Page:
Wood Strategy can shape productive timber future
15 November 2023
The latest meeting of the All-Party Parliamentary Group (APPG) on Forestry and Tree Planting has heard how the upcoming National Wood Strategy for England can deliver practical actions to put timber production at the heart of future forestry policy-making - and build on the Environmental Audit Committee (EAC) report, which called for greater domestic timber production.
The Strategy, which will be formally launched at Confor’s policy conference on 7 December, calls for clarity on which trees we need to plant where to secure future timber supply, sequester more carbon and create more jobs, especially in rural areas.
Tom Barnes, co-author of the Strategy, said it flowed naturally from July’s EAC report and Ben Lake, APPG Chair, will write to new Environment Secretary Steve Barclay MP, asking when the UK Government will respond to the EAC report, as its reply is two months’ late.
Philip Dunne, EAC Chair, told the APPG meeting at Westminster why the inquiry that led to the report (Seeing The Wood for The Trees) was carried out: “We were concerned that the Government had made a number of commitments and pledges to increase tree planting which were not being met.”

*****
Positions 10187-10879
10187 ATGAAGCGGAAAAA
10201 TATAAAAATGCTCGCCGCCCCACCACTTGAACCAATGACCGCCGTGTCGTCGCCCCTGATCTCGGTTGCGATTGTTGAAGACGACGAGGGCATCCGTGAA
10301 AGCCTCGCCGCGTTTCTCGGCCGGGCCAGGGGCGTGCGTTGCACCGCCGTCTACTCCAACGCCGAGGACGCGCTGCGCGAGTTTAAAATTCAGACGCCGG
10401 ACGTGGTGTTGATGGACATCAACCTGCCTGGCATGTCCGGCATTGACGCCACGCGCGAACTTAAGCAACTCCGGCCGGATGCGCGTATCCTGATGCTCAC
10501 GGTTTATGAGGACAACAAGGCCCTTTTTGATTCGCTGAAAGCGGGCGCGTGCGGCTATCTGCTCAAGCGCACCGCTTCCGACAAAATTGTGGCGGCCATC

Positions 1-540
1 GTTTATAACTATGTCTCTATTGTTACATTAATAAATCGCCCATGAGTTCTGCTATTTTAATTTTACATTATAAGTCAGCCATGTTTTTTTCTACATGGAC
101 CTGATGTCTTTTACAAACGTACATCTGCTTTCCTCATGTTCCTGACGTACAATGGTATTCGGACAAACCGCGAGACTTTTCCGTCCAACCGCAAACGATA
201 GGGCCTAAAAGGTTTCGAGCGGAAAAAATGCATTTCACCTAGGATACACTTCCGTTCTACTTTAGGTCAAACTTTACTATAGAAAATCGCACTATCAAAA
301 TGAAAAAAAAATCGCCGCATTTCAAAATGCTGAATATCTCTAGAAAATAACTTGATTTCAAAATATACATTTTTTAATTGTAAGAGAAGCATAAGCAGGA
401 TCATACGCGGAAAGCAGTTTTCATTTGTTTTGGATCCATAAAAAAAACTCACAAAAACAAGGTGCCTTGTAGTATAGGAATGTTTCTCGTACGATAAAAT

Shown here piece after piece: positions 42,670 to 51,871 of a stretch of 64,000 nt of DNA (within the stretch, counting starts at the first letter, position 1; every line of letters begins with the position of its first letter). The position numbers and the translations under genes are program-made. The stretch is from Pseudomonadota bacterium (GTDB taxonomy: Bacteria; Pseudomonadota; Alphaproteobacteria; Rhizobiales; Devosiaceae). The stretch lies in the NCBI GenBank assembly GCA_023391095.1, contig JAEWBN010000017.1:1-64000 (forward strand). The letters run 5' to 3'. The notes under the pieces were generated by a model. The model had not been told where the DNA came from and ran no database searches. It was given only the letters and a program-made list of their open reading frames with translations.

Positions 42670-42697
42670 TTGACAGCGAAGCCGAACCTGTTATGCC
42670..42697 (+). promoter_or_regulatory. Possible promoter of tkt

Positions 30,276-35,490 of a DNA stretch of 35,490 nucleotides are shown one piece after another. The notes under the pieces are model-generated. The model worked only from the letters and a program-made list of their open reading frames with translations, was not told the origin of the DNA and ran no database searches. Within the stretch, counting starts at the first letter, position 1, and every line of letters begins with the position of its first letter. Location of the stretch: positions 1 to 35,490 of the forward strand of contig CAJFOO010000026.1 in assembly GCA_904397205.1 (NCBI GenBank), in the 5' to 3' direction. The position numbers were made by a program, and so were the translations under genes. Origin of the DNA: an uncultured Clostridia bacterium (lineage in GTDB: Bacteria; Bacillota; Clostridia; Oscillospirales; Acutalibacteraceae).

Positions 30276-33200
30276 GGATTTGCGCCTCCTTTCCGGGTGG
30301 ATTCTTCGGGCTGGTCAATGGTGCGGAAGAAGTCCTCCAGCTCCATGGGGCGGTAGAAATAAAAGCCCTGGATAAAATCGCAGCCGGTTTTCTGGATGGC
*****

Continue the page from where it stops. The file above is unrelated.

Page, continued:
A major driver of the report was the need for more timber for construction in future and the need to grow more as global demand for wood soared [The World Bank estimates it could quadruple by 2050].
UK demand is also expected to rise, partly because of the Government’s commitment to promote timber use in construction as part of its Net Zero Strategy. Yet the UK imported 81% of all its timber in 2021, and without urgent action its home-grown timber supply is set to fall even further behind demand.
Mr Dunne said predominantly broadleaf planting was not enough and suggested specific targets for additional planting of wood producing forests that are primarily softwood. Tom Barnes picked up on this later as he called for greater clarity and a higher profile for timber production.
“My job is to build on the EAC report and look at the actions and steps forward,” he said. “The focus is on how we grow and use wood, which hasn’t had a lot of attention in recent decades.”
He said the context of the report was the UK’s aim to have 16.5% of woodland cover by 2050 (Anna Brown of Forestry Commission later stressed the target was “at least 16.5%") and the increasing global shortage of wood fibre.